The first thirty seconds of the original Marshall Mathers LP are a public service announcement. Just in case you were wondering: “Slim Shady does not give a fuck what you think.” And really, that’s all the warning we might have ever needed to hear for us to know that Eminem, whether relapsed or recovering, would be rattling epithets and cruelty as fast as lungs would allow. That’s the Eminem we all know and love—or loathe.
When Em sat down with Sway earlier this week in a town hall interview on Shade 45 to discuss his new Marshall Mathers LP 2, we caught a rare (as of late) glimpse of the artist as an uncharacteristically polite and playful subject, at one point even mimicking the nasal clench of his adolescent flow. At this late stage in his career, there’s no doubt that Em has grown—both as an artist and as an adult—since his 1999 major label debut. But MMLP2confirms that after all these years, the Slim Shady persona raps intact.
As always, Slim Shady’s persistence is troubling to many critics who regard Em’s music as vile, wanton hatred fit only for bullies. In its review of the “Rap God” single from MMLP2, The Huffington Post wondered, obtusely, “So is this the real Slim Shady?” Writing for the The Week, entertainment critic Scott Meslow distills the latest wave of critical backlash to the stubborn frequency of Em’s homophobic slurs:
“Since [The Marshall Mathers LP’s winning a Grammy in 2001], the entire culture of hip-hop has changed—but if […] ’Rap God’ is any indication, Eminem is every bit the same lazy, offensive bile-spewer he was back then.”
Slim Shady is, in fact, one of the most carefully, stressfully constructed personas in rap history.
The conflation of offensive and lazy here is, itself, as lazy as it is inaccurate. Offensive, yes. But Eminem is as technically dextrous as ever; and Slim Shady is, in fact, one of the most carefully, stressfully constructed personas in rap history. If not quite a villain, Slim Shady is your antihero. A precise brand of offense, a certain ire that riles hype and angst and confrontational nerve that’s as much about us as it is about Marshall Mathers.
“I’ve been doing this shit for, what, 14 years now?” said Em in a recent interview with Rolling Stone. “I think people know my personal stance on things and the personas that I create in my music. And if someone doesn’t understand that by now, I don’t think there’s anything I can do to change their mind about it.”
When parsing pretty much any medium or genre other than rap—whether we’re talking about literature, comedy, punk rock, FX, etc.—it seems there’s never so much angst concerning whether our favorite stars are people, or whether their art is dutifully progressive. For sure, Drake and J. Cole and Macklemore seem friendly enough. Appealing to mainstream tastes and sensibilities is, indisputably, their artistic license. But hatred, alienation, despair—these are all legitimate artistic perspectives, whether you’re inclined to buy them or not. Same went for N.W.A and The Diplomats. Same goes for Odd Future and Kanye West.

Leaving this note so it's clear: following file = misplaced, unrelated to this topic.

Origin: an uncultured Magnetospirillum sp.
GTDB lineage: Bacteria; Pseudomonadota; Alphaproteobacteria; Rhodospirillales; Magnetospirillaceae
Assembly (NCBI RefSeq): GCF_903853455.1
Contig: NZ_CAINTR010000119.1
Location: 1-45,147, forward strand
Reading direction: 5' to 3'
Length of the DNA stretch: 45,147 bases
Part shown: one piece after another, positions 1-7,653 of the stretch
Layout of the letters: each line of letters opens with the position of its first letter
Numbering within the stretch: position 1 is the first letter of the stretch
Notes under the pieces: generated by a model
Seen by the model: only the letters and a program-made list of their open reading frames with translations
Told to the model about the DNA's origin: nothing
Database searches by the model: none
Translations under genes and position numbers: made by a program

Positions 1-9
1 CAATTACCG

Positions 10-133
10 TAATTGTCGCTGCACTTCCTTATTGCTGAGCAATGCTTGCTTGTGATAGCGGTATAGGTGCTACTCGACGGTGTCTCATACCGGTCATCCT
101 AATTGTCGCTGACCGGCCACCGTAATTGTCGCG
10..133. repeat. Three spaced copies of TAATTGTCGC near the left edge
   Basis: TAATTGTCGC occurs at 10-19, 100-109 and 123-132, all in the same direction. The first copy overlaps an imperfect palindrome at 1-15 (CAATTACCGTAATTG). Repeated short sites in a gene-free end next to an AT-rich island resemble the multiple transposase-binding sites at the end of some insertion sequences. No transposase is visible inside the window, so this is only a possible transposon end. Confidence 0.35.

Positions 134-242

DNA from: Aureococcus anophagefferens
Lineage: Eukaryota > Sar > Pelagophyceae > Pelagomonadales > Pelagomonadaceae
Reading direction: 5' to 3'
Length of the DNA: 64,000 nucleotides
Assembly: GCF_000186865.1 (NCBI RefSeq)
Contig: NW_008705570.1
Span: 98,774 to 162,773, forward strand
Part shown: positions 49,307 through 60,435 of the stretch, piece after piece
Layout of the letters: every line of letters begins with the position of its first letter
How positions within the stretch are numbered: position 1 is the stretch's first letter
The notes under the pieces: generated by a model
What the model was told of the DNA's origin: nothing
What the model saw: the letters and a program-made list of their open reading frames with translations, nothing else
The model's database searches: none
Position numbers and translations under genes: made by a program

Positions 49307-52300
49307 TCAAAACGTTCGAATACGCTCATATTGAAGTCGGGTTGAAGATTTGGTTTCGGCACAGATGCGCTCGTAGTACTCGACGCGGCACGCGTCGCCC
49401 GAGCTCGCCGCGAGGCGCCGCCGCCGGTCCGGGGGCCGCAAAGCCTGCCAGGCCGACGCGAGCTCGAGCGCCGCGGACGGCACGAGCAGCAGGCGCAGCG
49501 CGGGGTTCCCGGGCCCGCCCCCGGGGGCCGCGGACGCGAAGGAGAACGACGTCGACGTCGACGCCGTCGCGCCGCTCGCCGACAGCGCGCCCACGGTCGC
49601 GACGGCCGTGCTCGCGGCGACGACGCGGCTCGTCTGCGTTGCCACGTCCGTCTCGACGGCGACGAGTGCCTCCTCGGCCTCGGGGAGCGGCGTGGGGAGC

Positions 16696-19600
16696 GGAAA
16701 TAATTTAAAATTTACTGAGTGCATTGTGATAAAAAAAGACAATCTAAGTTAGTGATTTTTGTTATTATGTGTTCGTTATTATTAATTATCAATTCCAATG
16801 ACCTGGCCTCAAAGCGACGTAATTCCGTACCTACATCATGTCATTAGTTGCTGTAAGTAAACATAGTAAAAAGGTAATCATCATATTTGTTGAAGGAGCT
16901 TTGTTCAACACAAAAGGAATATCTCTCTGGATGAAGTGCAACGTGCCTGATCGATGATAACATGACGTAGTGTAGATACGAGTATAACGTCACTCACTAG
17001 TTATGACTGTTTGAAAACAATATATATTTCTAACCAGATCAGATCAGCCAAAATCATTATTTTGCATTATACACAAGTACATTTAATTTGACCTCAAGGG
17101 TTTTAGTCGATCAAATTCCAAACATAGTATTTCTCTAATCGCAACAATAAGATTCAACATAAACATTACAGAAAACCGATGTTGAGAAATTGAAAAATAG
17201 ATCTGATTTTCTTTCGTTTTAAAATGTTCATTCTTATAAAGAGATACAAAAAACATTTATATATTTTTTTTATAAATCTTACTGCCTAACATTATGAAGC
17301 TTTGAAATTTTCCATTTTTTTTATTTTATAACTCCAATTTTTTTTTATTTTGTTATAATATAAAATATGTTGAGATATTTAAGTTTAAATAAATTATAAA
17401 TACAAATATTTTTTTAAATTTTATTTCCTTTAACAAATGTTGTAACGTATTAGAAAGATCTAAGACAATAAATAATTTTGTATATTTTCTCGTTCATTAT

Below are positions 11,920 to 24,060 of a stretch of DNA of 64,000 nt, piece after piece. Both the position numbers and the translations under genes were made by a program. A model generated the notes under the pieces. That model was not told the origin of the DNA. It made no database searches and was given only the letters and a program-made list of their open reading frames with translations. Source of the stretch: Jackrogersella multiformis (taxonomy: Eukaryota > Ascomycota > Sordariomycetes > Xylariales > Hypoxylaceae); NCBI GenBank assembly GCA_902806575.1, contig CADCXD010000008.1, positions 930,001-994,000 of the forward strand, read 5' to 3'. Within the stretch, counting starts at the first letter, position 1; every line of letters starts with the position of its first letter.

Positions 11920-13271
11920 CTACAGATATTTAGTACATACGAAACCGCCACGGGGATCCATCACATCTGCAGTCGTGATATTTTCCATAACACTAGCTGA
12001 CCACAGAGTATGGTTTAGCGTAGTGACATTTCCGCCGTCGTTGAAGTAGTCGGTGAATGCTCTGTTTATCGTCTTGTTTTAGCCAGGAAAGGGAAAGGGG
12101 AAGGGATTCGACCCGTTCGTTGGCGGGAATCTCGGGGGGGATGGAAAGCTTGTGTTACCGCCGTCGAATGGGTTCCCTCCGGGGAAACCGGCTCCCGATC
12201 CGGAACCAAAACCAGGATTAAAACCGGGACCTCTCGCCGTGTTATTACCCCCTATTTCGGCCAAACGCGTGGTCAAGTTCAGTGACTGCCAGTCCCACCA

There’s a paradoxical whimsy in wishing that our favorite artists would just, you know, radically revise the gist of their art. If only for the sake of defensibility, we’re in some sense wishing away their essential allure. In a broader sense, such evolution makes sense. Over the years, we’ve heard many veteran emcees as well as new junior talents curb the homophobia (if not the misogyny) from their verses. But in contrast to Jay’s graceful aging or Drake’s pop ambitions, what’s an Eminem album without severe bullying, homicidal voicemails, and threats of domestic abuse? Not that we mean to condone these actions as actual recourse, but as storytelling? Sure, why not?
What’s most legitimately distressing about hip-hop’s reactionary elements is the genre’s lack of counterbalancing perspectives. Regionally, sure the field’s opened wide beyond the erstwhile dominance of New York’s five boroughs. And Macklemore exists. But women emcees are still a minority tribe in a genre that’s ever sprawling. Nicki Minaj, Azealia Banks, Iggy Azalea, Jean Grae, Kreayshawn, Angel Haze—all together, an admirably disparate array of female talent, but so far shy of the major label guidance and/or fan-backed momentum that cast Nicki into the mainstream. And as for counterbalance to the hetero thirst of countless club bangers—well, again, we’ve got Macklemore.
A nagging assumption that rap has some unstated obligation to serve as either sighs of the oppressed or else gentrified dance singles.
It’s this lack of diversity, perhaps, that anoints rap as the eternal scapegoat for pretty much any given regression of music culture. To some extent, the dissatisfaction is understandable. But too often these critiques read as alien condescension. A nagging assumption that rap has some unstated obligation to serve as either sighs of the oppressed or else gentrified dance singles. We’re meant to understand “Rap God” as a lamentable regression of the genre, when really Em is but one of many American artists who’ve chosen their themes, honed their crafts, and spit what’s on their mind. Some minds being more delightedly juvenile than others.
We, the fans, grow up. That much is inevitable. After a certain stage of maturity, the Slim Shady brand of scatology and psychopathy perhaps yield diminishing returns. But Eminem can rap, and MMLP2’s songwriting shows an artist in rare form. If you’re sick of Slim Shady, there’s any number of conscious rappers or dust blunt bards or strip club maestros to whom you might turn your ears instead. But from Ice-T, to Eazy-E, to Treach, to Cam’ron, to Kanye West, to Eminem, sometimes we root for the bad guy—and that’s okay.
Purphoros, God of the Forge proxy, designed by Rodney Rogers (me.)